Thermaltake A500 Aluminum Tempered Glass Edition Review

Written by Antony Leather

January 18, 2019 | 13:00

Tags: #aluminium #atx #case #chassis #tempered-glass #water-cooling

Companies: #thermaltake

Interior

The side panels are hefty but do at least lift off, and unlike some cases we've seen over the years, the hinge pins are different heights, allowing you to fit one before the other. This is a really nice yet subtle touch and makes reinstalling them that much easier. They also lock closed using two large nuts that rotate locking arms. These along with the small indentations to release the additional magnetic mounts for the panels weren't particularly easy to use, though, and lacked the refinement we've seen elsewhere.

The case offers excellent cable routing options both in the motherboard tray and under PSU cover, and the main chamber is roomy and logically laid out. However, it's not quite as refined as we'd expect on a Phanteks case at this price, for example, and there are few standout or unique features, with only a vertical GPU stand (no riser cable included) to shout about. The rest looks and feels very much like a standard chassis and isn't particularly exciting.

Once removed, the front and roof sections give you good access to the fan mounts beneath, either to install your own fans, clean the filters in the panels, or install liquid-cooling radiators. Again, though, while you might expect a removable fan tray with other cases, here you're left with fixed fan mounts. The case's size means that if liquid-cooling is on the cards, up to 360mm or 420mm radiators can be installed in the front of the case while the roof is limited to 360mm and 280mm radiators. There are limited built-in options for installing other liquid cooling hardware like pumps and radiators, though.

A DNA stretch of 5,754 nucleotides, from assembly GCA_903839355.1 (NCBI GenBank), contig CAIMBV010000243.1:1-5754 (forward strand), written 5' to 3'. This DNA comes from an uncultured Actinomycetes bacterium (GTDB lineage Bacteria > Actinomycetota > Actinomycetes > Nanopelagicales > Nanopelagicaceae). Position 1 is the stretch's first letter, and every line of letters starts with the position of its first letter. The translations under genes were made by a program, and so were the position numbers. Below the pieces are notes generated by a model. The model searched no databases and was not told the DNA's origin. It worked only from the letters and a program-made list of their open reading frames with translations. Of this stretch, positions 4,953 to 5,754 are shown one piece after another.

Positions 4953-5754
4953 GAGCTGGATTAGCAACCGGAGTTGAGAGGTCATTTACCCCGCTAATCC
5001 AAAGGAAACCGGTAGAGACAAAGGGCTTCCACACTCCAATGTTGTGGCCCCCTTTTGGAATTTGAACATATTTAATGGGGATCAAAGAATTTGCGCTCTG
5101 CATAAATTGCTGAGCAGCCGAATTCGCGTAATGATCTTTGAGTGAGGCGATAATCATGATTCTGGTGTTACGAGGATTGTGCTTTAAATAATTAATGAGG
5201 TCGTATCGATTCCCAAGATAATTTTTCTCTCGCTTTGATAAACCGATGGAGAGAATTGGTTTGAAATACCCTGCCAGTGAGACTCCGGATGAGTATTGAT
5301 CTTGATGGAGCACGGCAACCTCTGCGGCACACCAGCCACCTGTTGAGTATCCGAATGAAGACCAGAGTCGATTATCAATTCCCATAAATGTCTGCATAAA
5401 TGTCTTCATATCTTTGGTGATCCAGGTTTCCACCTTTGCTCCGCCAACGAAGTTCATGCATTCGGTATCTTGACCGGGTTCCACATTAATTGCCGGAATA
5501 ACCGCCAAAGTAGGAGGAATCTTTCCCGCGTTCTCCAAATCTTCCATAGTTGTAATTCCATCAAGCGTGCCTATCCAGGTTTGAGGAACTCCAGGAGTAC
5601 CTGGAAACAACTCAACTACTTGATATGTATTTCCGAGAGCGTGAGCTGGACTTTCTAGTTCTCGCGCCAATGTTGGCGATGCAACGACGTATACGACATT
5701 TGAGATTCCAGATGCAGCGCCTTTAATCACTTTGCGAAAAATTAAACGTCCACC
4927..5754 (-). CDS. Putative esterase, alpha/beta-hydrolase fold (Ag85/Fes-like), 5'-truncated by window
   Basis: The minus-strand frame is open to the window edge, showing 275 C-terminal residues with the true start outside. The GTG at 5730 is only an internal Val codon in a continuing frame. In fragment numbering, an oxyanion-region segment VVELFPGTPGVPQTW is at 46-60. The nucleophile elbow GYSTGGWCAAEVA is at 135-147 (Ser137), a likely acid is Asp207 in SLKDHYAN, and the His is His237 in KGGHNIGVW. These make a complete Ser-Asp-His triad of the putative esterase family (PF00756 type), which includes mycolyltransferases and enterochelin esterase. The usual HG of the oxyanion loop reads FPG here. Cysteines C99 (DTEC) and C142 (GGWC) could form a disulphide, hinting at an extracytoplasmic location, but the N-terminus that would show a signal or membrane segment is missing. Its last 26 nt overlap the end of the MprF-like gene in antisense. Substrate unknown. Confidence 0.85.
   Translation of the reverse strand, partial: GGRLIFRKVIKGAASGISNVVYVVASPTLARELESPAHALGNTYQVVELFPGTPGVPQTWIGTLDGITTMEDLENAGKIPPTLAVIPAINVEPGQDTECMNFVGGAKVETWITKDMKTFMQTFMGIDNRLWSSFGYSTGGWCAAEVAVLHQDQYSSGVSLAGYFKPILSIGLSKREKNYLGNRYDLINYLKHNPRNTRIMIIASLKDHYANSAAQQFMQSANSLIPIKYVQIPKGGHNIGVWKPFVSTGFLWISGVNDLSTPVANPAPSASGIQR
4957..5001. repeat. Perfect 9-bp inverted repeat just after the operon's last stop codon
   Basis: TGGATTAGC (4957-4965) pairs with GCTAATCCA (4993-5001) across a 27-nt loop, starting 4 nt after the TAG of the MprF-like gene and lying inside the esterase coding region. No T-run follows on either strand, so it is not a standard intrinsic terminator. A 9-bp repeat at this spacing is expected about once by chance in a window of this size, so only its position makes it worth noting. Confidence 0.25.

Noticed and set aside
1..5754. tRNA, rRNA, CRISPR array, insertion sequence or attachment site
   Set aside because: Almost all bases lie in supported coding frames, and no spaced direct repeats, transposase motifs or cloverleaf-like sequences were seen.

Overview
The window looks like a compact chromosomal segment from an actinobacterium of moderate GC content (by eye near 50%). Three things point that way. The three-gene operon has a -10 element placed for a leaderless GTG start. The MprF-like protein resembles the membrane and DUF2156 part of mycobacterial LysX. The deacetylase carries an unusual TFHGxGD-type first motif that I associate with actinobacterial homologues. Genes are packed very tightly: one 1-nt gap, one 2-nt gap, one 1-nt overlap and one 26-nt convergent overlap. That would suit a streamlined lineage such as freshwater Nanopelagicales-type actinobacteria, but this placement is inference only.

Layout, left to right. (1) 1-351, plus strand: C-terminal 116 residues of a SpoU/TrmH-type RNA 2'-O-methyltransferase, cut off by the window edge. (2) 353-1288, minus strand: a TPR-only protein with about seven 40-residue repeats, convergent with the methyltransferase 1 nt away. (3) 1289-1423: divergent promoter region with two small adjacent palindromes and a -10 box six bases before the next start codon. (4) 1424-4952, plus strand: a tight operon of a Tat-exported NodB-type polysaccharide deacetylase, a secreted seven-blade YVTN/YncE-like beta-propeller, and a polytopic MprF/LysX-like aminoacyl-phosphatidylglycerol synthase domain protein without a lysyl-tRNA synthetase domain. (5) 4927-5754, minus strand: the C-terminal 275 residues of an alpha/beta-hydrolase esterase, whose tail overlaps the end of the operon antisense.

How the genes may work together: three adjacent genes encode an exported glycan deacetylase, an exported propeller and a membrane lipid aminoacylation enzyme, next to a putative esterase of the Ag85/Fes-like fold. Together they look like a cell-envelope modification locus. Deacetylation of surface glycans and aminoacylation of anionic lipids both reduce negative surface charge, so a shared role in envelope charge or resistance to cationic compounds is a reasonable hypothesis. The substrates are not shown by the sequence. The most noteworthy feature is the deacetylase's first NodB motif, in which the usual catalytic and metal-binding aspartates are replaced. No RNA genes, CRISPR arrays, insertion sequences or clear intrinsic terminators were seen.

Air cooling support isn't perfect,either. You get a trio of 120mm fans in the case as standard and plenty of expansion possibilities, but CPU coolers are only supported up to 160mm, which is a tad restrictive, as it rules out several popular large air coolers. To fit any radiators in the front you'll also need to remove the drive cages located here too. Speaking of, when it comes to storage options you get six 3.5" hard disk mounts, each of which also caters for 2.5" SSDs, plus a dedicated 2.5" mount on the back of the motherboard tray.

Should you want to ditch the drive cages in the main chamber to make way for a radiator, then two of the six bays are located in a separate cage in front of the PSU, meaning that there's still space for an SSD and pair of hard disks, although to fully kit the front of the case out with the largest supported radiators, you'll need to remove the second hard disk cage too. For a more typical system with a large AIO liquid cooler stowed in the roof, the A500 Aluminum Tempered Glass Edition is certainly very capable when it comes to storage, but how frequently such systems will be paired with a £240 case is questionable.

Cable management is generally very good, and you get long Velcro ties that handle a typical system's worth of spaghetti easily. Again, though, we've seen plenty of innovation here from other manufacturers with covers and more elaborate features on their £200+ cases.


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